3 A. Well, it depended on the need. As the first men arrived and as

4 the unit was brought up to strength because the new men had to be provided

5 with information with regards to the front line.

6 Q. But in respect of the frequency, it was approximately every three

7 to five days?

8 A. Well, yes.

9 Q. And you said then as you are saying now, that it depended on the

10 need, on what was required at the time, and I think you started to

11 explain. Could you explain what you mean by that?

12 A. Well, I just said that new men arrived, the unit would be brought

13 up to strength because there were wounded and dead men all the time, and

14 this depended on what was required. I can't say whether it was every

15 three or five days or occasionally, all the time. But on the whole it was

16 almost all the time.

17 Q. Would it be necessary for your units to be ordered every three to

18 five days not to fire upon civilians if you could not see civilians, and

19 if your weapons could not hit the civilians?

20 A. If we couldn't see them and -- well, if we couldn't hit them, no,

21 it wasn't necessary to receive orders.

22 MR. STAMP: That is the end of the cross-examination.

23 JUDGE ORIE: [Previous translation continues]... as I understood.

24 Mr. Piletta-Zanin, is there any need to re-examine the witness?

25 Or I should ask Ms. Pilipovic who started the examination-in-chief.

Page 15079

1 MR. PILETTA-ZANIN: [Interpretation] Willingly.

2 JUDGE ORIE: Mr. Piletta-Zanin, please proceed.

3 MR. PILETTA-ZANIN: [Interpretation] Yes, I will. Thank you,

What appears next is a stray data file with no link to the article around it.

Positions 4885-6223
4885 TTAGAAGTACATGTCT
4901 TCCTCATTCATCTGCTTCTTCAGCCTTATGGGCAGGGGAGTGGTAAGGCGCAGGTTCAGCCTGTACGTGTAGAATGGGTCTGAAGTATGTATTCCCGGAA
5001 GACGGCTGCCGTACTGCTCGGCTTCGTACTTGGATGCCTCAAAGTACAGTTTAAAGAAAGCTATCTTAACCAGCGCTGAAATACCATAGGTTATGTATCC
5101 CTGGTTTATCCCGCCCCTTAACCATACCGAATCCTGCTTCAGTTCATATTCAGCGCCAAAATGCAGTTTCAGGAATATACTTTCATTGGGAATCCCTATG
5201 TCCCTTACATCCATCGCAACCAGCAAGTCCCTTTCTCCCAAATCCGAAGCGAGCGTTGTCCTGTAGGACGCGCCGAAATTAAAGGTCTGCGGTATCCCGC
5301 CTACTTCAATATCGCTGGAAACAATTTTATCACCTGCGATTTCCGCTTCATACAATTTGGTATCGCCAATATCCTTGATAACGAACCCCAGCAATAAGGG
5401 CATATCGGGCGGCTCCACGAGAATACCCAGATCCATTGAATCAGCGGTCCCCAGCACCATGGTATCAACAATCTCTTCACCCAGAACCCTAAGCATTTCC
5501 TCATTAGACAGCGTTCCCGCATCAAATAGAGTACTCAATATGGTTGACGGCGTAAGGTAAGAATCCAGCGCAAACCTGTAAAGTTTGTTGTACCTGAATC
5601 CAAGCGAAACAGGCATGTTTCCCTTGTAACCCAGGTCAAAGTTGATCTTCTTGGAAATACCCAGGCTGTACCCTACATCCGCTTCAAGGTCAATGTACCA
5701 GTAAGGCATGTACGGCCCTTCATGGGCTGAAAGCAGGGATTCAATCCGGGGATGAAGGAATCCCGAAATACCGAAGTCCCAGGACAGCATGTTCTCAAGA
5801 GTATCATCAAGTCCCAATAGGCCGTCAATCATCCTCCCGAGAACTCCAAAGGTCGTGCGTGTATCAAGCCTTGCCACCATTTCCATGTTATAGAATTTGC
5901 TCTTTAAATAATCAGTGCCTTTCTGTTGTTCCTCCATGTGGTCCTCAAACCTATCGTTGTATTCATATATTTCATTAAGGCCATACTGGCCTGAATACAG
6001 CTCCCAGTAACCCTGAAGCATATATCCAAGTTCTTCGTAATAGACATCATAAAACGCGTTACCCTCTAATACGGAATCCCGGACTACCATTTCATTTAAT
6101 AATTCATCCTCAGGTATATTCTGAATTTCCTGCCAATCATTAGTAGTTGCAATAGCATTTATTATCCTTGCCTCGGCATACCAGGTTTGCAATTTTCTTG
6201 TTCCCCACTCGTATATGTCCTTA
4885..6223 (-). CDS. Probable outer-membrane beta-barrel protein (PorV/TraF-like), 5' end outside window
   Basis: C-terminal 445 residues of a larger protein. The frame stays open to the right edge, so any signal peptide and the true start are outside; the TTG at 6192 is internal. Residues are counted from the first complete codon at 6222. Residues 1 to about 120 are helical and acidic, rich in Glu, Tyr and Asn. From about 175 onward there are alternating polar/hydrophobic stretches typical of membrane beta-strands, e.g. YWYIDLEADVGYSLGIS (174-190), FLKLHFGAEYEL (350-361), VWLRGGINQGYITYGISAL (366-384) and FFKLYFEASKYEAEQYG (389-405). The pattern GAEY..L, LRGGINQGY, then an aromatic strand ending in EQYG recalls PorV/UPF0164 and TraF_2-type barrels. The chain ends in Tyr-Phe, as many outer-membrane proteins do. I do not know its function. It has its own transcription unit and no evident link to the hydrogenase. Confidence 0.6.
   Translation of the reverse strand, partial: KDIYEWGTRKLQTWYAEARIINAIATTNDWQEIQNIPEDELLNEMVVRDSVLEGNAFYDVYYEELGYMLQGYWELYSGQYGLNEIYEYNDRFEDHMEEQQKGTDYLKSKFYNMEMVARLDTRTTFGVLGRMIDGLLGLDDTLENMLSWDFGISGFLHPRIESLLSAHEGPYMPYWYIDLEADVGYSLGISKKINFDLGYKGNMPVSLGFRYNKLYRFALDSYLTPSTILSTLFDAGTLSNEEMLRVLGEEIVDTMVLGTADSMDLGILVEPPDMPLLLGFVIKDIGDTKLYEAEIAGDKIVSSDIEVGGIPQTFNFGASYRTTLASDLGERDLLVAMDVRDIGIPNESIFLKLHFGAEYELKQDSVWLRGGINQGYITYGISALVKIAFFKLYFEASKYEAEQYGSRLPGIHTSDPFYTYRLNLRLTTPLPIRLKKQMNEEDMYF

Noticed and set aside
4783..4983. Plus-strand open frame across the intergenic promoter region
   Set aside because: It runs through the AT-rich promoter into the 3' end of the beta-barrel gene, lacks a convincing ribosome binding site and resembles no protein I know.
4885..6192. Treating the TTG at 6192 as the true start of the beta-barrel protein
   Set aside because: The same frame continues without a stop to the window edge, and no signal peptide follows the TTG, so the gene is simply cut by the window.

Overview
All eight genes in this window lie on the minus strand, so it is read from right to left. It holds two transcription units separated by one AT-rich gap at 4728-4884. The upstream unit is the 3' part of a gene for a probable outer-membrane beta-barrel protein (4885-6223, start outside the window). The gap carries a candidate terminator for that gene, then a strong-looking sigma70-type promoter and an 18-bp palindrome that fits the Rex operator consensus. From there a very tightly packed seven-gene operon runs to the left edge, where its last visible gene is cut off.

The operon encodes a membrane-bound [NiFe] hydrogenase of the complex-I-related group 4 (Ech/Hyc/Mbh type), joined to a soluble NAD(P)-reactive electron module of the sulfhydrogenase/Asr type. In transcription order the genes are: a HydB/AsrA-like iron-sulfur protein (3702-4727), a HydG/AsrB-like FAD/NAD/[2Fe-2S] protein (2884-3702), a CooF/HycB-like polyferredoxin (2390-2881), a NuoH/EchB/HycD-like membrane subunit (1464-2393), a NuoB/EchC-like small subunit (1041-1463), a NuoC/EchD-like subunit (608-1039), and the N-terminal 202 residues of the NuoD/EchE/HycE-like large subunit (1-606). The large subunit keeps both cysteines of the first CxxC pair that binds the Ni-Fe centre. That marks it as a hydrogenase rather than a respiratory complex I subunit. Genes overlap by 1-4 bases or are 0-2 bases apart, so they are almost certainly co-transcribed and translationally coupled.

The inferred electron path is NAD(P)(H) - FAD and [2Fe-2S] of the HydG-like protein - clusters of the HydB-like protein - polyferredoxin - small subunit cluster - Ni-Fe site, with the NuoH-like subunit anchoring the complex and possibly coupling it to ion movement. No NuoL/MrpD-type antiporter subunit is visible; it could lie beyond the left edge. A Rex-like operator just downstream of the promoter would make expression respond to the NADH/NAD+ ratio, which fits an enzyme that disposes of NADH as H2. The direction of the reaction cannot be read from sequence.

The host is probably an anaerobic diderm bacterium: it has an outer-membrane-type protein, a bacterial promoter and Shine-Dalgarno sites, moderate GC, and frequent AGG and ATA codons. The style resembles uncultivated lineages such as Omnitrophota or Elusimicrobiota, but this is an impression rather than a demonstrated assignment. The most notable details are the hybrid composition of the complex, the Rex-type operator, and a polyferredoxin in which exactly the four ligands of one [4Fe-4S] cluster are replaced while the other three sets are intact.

4 Mr. President.

5 Re-examined by Mr. Piletta-Zanin:

6 Q. [Interpretation] Witness, in response to a question put to you by

7 the Prosecution, page 35, line 6 to 10, you said that the positions

8 referred to by the Prosecution, that is to say the red circle, the

9 positions of the Serbian Army under the red circle you saw on the map, you

10 said that these positions were on the road. Do you remember your answer?

11 A. Yes.

12 Q. Thank you very much. You also added with regard to the nature of

13 the terrain, you said that the terrain was on a slope, I think. Do you

14 remember saying that?

15 A. Yes. Yes, a slight slope towards the town.

16 Q. Thank you very much. Witness, my question is as follows: As far

17 as you know in the zone of the red circle was there ever a post of any

18 kind on a permanent basis of VRS soldiers throughout the period that you

19 were familiar with; yes or no?

20 A. No.

21 Q. Thank you very much. Witness, I am going to move on to the issue

22 of the definition of "lines." When the Prosecution asked you a question

23 about the line, the position of the line, you didn't draw a continuous

24 line, and you said, do you want me to tell you what there is in the spaces

25 in between. Do you remember saying that?

Page 15080

1 MR. STAMP: Could we have --

2 THE WITNESS: [Interpretation] Yes. Can I clarify this?

3 MR. PILETTA-ZANIN: [Interpretation] 37.3. 37.3.

4 MR. STAMP: Of the French or the English transcript, may I ask of

5 the Court.

6 JUDGE ORIE: I think we have only on our screen the English

7 transcript, so it could not be the French, Mr. Stamp.

8 MR. PILETTA-ZANIN: [Interpretation] Mr. President, Defence counsel

9 would be very happy to have the French transcript in front of it. I don't

10 know if this is the time to say it. 37.3.

11 Q. Do you remember this, Witness? Witness?

12 A. Yes.

13 Q. Thank you. Could you tell this Trial Chamber what you meant when

14 you said "the spaces between" the intervals in the line that you draw?

15 A. Well, that was a neutral zone.

16 JUDGE ORIE: Yes. As a matter of fact, Mr. Piletta-Zanin I would

17 like to go back to one of your earlier questions. That is about page 35,

18 line 6 to 10. You confronted the witness with this answer, that the ABiH

19 Army was on the road, you said. Could you please indicate where I find